The violence comes as the UN Security Council is set to discuss a resolution urging an immediate cease-fire after more than three weeks of Israeli-Hizballah hostilities.
The deaths occurred when Israeli warplanes raided a depot near the village of Qaa in the Bekaa Valley of northeastern Lebanon.
Security sources say most of the victims, at least 28, were Syrian Kurdish farm workers who had been loading fruit on to trucks.
Reports say 12 others were wounded and ferried to hospitals in nearby Syria.
The attack, which was beyond Hizballah's southern heartland, came after Israeli jets earlier today destroyed four bridges on the main coastal highway north of Beirut to Syria.
Israel said the bridges were destroyed to prevent Syria from rearming Hizballah, but the attack has disrupted efforts to aid civilians.
Israel's biggest city Tel Aviv, meanwhile, braced for possible retaliatory Hizballah rocket fire after a televised threat on August 3 from the militia's leader, Hassan Nasrallah, who warned that if Israel extends its strikes on Beirut, "the Islamic Resistance will strike Tel Aviv, and it is able to do so with the help of God."
Nasrallah also told Israel that "if at any time you decide to stop your campaigns on our cities, villages, civilians, and infrastructure, we will not strike with rockets any settlement or Israeli city."
More than 150 Israeli air strikes hit targets across the south and artillery pounded border areas as Hizballah tried to stop Israeli incursions near Markaba and a strategic hill near the coastal town of Naqoura.
Israel said it lost two soldiers in the fighting there. Arab media reported Israel lost six soldiers in the village-to-village combat near the border, while Israel says it killed seven Hizballah fighters.
Israel also says it lost three civilians to Hizballah missiles fired into northern Israel.
The Israeli army says it has carved out a security zone some seven kilometers into Lebanon. But with 10,000 soldiers at its disposal, it says it is prepared to more than double the size of the zone, if authorized to do so by the government.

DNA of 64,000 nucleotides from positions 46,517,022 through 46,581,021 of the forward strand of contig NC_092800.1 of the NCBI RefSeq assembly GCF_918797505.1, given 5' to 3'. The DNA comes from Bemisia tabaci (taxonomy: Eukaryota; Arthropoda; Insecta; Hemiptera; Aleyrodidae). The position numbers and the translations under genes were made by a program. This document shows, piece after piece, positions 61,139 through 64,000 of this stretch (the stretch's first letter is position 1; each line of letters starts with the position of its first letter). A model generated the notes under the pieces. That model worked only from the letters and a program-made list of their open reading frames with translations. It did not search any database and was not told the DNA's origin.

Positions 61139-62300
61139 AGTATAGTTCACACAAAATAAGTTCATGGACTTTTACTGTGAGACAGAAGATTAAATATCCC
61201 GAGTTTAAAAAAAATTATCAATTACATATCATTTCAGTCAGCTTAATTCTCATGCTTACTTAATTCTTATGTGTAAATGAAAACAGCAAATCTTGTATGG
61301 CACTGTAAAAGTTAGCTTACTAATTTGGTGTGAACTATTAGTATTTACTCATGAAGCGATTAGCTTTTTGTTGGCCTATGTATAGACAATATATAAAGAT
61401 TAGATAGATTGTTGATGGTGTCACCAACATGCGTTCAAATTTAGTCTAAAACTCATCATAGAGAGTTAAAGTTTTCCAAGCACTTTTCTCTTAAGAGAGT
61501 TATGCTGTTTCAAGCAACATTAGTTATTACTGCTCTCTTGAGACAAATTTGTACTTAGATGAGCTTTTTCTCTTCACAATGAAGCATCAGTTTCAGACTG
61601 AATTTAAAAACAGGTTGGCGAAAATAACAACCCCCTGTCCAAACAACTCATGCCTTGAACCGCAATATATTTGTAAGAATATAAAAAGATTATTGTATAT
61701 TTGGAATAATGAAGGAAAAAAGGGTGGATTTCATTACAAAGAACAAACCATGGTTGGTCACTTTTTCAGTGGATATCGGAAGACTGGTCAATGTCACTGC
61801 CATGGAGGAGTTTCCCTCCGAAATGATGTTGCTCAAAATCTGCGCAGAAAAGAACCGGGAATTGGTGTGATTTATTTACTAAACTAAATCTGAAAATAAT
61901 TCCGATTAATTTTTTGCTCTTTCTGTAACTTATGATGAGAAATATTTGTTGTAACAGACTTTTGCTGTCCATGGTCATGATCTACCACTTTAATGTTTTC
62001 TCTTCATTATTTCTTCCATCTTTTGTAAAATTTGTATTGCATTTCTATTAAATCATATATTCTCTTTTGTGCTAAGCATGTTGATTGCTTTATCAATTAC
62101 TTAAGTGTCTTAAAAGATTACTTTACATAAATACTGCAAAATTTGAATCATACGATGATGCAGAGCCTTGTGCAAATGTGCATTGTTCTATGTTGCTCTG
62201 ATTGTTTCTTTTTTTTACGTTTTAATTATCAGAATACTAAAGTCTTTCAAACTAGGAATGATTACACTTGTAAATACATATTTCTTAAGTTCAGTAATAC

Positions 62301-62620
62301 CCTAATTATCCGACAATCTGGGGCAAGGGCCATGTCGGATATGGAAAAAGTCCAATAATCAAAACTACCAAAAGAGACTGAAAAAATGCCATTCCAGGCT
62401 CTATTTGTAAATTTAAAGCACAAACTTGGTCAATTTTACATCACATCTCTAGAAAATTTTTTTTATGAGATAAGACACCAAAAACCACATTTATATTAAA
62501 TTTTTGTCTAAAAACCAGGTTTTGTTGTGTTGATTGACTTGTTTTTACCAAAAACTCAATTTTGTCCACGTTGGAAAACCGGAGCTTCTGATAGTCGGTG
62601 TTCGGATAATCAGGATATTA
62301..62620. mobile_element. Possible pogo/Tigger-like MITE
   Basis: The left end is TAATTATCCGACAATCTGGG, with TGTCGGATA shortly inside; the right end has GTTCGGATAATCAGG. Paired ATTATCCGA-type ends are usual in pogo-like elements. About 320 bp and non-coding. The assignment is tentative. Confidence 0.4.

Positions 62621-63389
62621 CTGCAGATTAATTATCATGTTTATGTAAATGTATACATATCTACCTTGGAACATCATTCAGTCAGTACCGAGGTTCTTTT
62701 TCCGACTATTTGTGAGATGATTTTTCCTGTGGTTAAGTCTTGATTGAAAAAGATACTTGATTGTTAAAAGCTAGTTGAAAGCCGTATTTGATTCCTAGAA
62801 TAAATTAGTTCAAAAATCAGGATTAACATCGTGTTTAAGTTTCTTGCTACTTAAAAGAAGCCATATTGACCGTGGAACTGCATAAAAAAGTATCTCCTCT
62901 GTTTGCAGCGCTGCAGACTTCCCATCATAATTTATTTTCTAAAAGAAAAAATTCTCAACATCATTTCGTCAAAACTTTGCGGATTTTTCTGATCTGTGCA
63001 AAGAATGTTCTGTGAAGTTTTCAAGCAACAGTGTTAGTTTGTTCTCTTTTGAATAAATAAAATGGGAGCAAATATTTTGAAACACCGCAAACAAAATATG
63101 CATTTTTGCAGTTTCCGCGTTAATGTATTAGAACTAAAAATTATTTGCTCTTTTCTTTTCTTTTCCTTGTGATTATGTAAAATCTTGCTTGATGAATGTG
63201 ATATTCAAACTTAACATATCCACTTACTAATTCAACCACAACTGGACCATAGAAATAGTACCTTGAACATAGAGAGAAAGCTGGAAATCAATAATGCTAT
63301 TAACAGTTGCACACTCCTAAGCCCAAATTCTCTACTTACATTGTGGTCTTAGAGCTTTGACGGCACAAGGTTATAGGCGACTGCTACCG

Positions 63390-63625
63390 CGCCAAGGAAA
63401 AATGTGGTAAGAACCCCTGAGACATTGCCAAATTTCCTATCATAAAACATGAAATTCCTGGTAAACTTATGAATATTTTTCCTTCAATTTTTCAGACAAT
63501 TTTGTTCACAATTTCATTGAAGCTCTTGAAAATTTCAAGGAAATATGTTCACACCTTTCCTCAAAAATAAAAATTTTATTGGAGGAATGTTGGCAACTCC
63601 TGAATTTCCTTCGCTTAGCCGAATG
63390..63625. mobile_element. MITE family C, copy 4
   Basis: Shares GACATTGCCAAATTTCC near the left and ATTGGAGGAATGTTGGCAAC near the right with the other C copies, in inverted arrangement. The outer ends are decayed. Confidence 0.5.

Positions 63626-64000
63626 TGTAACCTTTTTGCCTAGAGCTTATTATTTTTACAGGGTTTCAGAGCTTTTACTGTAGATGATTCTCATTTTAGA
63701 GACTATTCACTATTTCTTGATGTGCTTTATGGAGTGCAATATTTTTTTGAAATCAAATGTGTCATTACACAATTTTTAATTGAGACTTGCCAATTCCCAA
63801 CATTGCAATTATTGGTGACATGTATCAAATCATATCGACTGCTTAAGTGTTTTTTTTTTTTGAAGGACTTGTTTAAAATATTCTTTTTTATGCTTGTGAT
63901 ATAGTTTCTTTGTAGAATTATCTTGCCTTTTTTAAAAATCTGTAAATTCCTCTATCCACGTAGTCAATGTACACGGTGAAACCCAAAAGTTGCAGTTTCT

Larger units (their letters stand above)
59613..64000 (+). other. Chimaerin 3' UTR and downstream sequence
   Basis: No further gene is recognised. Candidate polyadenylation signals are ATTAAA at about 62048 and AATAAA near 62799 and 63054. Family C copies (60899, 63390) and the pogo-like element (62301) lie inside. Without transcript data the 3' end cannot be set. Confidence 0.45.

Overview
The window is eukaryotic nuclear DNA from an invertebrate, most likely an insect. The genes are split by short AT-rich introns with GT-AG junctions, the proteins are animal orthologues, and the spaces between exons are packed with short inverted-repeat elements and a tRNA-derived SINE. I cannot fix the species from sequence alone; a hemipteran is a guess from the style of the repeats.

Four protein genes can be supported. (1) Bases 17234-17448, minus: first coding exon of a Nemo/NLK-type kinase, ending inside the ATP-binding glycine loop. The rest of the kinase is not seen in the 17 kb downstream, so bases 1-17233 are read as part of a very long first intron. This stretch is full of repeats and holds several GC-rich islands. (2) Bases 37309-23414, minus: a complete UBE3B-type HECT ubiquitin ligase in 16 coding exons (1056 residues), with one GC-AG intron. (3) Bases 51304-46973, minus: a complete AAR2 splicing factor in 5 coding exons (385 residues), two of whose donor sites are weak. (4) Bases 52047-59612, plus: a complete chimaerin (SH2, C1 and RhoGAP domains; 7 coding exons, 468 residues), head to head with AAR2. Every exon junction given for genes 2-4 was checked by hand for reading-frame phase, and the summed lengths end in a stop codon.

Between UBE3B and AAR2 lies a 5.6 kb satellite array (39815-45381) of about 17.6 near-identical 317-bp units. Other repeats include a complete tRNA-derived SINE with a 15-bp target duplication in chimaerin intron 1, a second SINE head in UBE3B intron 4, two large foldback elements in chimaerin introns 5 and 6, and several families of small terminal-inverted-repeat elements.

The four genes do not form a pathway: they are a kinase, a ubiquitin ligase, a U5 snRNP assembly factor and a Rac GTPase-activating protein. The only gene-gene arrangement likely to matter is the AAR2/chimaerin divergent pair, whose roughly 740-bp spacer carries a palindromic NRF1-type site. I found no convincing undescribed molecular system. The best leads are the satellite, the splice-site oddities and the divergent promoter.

Meanwhile in New York, the 15-nation UN Security Council is to set meet to discuss a French-proposed resolution that would call for an immediate cease-fire and set terms for deploying an international peacekeeping force in southern Lebanon.
In Moscow, Russian Security Council chief Igor Ivanov said after meeting with Lebanon's parliamentary majority leader, Saad Hariri, that "we are working with our Security Council partners to draw up a resolution that would allow for an immediate cessation of hostilities and an end to the killing of innocent civilians."
Diplomats from the United States and France are set to hold more talks to today to try to bridge their differences over the draft UN resolution.
Washington wants an international force in southern Lebanon immediately after a truce. France, a likely leader of the force, wants the troops in only after a permanent ceasefire.
Some 720 people in Lebanon and more than 70 Israelis have been killed in the conflict, which began after a cross-border raid in which Hizballah captured two Israeli soldiers on July 12.
CLASH OF ARMS: Since mid-July, Israel has been battling Hizballah guerrillas in southern Lebanon and carrying out punishing air strikes throughout the country. International efforts to broker a cease-fire have met with one obstacle after another, as civilian casualties mount and a humanitarian crisis unfolds. Since Hizballah is closely supported by Syria and Iran, the conflict threatens constantly to develop into a regional conflagration.... (more)